BATH — The City Council on Wednesday took a preliminary step toward eliminating a 5-cent fee on single-use paper bags at city businesses.

The council’s unanimous first approval of an ordinance amendment ending the fee will be followed by a second and final vote next month.

A ban on plastic bags would remain in place.

“I think the plastic bag ban has gone very well, and that was really the intent of this ordinance,” City Manager Peter Owen said.

But, he added, “there’s been a real pushback by the business community,” particularly shops that provide small bags at point of sale for items like a book or pastry.

Those businesses “don’t want to charge anything, and we made it mandatory,” Owen said.

Under the change, the fee would no longer be mandatory, but at the discretion of businesses. The Solid Waste Advisory Committee recommended the amendment to the council following “much deliberation,” Public Works Director Lee Leiner said in a March 26 memo to that panel.

The City Council authorized a ban on plastic bags and polystyrene containers in separate votes in October and November 2017. The delay in enactment until Earth Day on April 22, 2018, provided time to spread the word and allowed businesses to use up their stocks of disposable bags.

In turn, the city spent $4,500 on 3,500 reusable “Bath Bags,” for distribution at no cost to shoppers.

The 5-cent fee had been scheduled to increase to 10 cents this Earth Day, in about two weeks. But it would now be up to individual businesses to decide what fee to assess, if any, and they would continue to keep those revenues, Leiner said Wednesday.

The bag fee’s implementation had been inconsistent among businesses, he explained.

Reasons they reported for not complying, Leiner said, included the notion that a “tiny fee cheapens the product and insults the customer”; paper bags come in a large variety of sizes; few alternatives exist for small bags used to contain small items, and paper bags meant to contain ready-to-eat foods are difficult to replace with reusable bags.

“It turns out there’s quite a wide variety of bag sizes, and products being placed in bags,” he said. “… To see it in practice is a little different than sitting in a committee and discussing it.”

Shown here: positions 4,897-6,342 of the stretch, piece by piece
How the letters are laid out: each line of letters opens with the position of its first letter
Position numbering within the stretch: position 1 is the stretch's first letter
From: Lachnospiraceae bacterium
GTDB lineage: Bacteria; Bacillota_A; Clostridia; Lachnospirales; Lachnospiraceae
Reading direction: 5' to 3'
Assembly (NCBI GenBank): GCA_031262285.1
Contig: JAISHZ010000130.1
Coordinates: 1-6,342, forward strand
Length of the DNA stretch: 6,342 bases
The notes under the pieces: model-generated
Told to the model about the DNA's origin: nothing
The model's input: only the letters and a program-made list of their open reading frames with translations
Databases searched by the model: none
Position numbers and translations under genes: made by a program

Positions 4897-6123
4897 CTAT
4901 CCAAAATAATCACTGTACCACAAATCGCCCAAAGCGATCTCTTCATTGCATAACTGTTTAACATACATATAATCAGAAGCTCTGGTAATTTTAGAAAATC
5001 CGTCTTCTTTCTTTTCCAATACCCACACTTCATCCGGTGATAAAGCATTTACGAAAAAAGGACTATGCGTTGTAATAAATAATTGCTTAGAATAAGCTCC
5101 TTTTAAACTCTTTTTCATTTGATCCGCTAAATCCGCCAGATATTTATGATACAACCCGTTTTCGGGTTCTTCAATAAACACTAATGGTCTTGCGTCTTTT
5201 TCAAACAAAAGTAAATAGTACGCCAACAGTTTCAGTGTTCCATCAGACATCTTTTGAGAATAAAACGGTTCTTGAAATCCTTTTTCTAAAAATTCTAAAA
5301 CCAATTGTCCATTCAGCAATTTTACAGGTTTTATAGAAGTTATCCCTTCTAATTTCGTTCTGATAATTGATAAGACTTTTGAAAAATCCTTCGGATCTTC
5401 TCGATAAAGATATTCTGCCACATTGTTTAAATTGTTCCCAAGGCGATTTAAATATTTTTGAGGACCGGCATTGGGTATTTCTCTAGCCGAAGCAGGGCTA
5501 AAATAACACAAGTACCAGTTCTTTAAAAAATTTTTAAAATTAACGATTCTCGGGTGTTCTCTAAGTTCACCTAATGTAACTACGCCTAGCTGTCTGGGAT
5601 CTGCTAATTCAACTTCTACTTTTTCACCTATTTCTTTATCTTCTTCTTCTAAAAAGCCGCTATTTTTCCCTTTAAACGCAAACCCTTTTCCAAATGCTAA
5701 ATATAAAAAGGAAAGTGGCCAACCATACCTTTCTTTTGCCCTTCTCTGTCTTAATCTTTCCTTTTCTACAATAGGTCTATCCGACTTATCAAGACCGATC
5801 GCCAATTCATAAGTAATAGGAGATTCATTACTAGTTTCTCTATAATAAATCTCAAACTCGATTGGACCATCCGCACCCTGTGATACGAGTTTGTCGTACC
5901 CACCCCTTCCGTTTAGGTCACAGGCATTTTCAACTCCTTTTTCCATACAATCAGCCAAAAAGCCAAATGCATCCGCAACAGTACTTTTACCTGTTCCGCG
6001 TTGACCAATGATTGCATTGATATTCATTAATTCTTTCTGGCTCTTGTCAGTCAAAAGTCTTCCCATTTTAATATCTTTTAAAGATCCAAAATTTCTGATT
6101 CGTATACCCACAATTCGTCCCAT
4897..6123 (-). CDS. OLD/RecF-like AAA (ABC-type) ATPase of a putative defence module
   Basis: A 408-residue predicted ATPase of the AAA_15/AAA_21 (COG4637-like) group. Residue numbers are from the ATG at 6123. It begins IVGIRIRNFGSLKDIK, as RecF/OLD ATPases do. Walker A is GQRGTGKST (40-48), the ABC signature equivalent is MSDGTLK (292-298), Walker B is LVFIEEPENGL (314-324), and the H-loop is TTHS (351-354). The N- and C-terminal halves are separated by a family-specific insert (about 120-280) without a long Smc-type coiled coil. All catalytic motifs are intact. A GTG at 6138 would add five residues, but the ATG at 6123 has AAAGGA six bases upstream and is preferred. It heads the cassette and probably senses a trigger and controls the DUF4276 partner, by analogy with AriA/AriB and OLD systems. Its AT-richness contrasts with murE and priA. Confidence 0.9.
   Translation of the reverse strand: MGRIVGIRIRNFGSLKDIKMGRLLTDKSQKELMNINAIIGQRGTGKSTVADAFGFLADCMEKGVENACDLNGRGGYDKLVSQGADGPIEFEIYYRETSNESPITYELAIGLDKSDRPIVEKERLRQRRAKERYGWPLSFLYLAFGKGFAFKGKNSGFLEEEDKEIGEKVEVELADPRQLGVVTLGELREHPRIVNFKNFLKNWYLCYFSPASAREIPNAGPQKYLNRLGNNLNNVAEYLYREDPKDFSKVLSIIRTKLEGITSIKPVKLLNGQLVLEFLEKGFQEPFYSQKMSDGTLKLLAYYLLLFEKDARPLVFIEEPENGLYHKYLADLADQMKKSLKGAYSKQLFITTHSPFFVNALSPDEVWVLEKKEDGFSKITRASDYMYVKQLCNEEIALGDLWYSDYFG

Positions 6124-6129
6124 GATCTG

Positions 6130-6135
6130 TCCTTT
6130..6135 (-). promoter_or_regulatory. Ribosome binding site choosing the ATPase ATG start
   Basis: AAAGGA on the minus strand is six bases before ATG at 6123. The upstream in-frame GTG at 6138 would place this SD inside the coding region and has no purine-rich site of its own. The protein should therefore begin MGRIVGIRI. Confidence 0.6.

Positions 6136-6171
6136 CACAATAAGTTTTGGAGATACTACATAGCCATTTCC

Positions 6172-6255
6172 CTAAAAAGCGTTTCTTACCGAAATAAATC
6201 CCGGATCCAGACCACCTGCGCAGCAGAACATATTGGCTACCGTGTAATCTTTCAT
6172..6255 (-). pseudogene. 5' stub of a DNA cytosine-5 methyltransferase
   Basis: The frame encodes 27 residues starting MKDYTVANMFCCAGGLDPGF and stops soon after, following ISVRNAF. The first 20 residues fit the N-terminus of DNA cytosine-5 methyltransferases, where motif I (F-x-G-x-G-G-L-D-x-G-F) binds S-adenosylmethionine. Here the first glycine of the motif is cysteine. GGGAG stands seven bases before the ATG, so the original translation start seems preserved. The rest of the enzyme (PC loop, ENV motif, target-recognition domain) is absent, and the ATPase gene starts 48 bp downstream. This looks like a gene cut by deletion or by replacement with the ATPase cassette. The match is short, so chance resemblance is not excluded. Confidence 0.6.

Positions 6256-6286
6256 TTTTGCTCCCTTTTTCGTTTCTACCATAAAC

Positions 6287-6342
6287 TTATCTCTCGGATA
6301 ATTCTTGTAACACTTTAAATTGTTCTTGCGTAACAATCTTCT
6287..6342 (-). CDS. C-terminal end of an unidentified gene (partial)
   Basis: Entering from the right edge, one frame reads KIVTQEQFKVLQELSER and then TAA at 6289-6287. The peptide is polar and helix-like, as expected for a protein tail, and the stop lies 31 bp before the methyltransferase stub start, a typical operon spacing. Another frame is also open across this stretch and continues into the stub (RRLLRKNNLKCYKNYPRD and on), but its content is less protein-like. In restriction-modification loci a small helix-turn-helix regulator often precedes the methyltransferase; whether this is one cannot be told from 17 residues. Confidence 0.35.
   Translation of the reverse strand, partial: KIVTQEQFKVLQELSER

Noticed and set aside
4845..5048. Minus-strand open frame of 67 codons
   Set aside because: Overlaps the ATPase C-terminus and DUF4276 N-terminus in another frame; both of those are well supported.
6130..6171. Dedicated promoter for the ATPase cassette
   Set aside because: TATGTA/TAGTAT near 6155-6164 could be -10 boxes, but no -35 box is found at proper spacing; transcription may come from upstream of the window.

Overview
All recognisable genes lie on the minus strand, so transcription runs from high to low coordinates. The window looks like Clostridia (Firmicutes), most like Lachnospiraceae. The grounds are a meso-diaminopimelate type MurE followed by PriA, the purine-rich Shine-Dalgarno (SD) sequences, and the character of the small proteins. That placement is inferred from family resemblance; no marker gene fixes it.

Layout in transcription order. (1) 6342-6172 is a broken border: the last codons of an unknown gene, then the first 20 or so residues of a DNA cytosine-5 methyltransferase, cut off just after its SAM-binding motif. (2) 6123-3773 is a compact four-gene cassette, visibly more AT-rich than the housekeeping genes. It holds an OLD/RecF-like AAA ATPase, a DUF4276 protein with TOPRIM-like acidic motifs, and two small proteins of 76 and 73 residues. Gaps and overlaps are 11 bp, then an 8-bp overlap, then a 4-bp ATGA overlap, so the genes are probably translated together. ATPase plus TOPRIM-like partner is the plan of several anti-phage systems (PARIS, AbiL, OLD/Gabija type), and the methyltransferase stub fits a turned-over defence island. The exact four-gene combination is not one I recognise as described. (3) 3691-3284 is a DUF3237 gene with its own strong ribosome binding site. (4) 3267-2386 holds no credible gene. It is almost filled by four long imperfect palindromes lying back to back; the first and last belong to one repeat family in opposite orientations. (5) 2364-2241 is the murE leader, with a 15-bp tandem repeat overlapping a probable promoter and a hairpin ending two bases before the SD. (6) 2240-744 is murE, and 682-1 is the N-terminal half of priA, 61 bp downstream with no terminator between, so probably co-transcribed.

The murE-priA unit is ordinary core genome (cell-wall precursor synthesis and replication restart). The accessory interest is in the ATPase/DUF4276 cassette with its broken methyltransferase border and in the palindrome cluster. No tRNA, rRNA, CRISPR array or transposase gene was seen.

The committee decided “it would be better left to the business owner to try to figure out how to wean themselves and their customers to different packaging materials,” Leiner added.

Only six businesses had not complied as of late last year, Codes Enforcement Officer Scott Davis said Wednesday. He issued letters instructing them to do so, and they have since complied, avoiding any need for fines, he added.

“It felt uncomfortable for the city to be going after businesses and changing a fine, for not charging for a 5-cent bag,” Owen said. By allowing them to keep the fees, “we thought that we were doing something that they would want; we found out the merchants don’t want this.”

The city policy was intended to help clean up Bath’s environment by getting rid of bags that clog storm drains, adversely impact wildlife and waterways, and do not biodegrade.

“The fee for paper bags was included as an incentive to help customers shift to reusable bags without banning paper bags outright,” Leiner said in his memo. “The committee believes that with an enhanced education program, the public will increase the use of reusable bags. The committee encourages customers of all businesses to change their shopping behavior to include reusable bags.”

Eliminating the fee for paper bags will “probably” reduce the incentive not to use them, Leiner acknowledged Wednesday. “I’m thinking that we’re going to try to pick up the slack with some more education, some more outreach.”

“The general feeling in the U.S. these days, and the world, is that people are trying to move away from the single-use (materials),” he added. “… We’ll make some progress, even if we’re making … one step back, and two steps forward.”

Alex Lear can be reached at 780-9085 or [email protected]. Follow him on Twitter: @learics.

An ordinance banning the distribution of disposable plastic shopping bags went into effect nearly a year ago in Bath. A simultaneous 5-cent fee on single-use paper bags, meant to encourage shoppers to use reusable bags like this one, may soon be discontinued.

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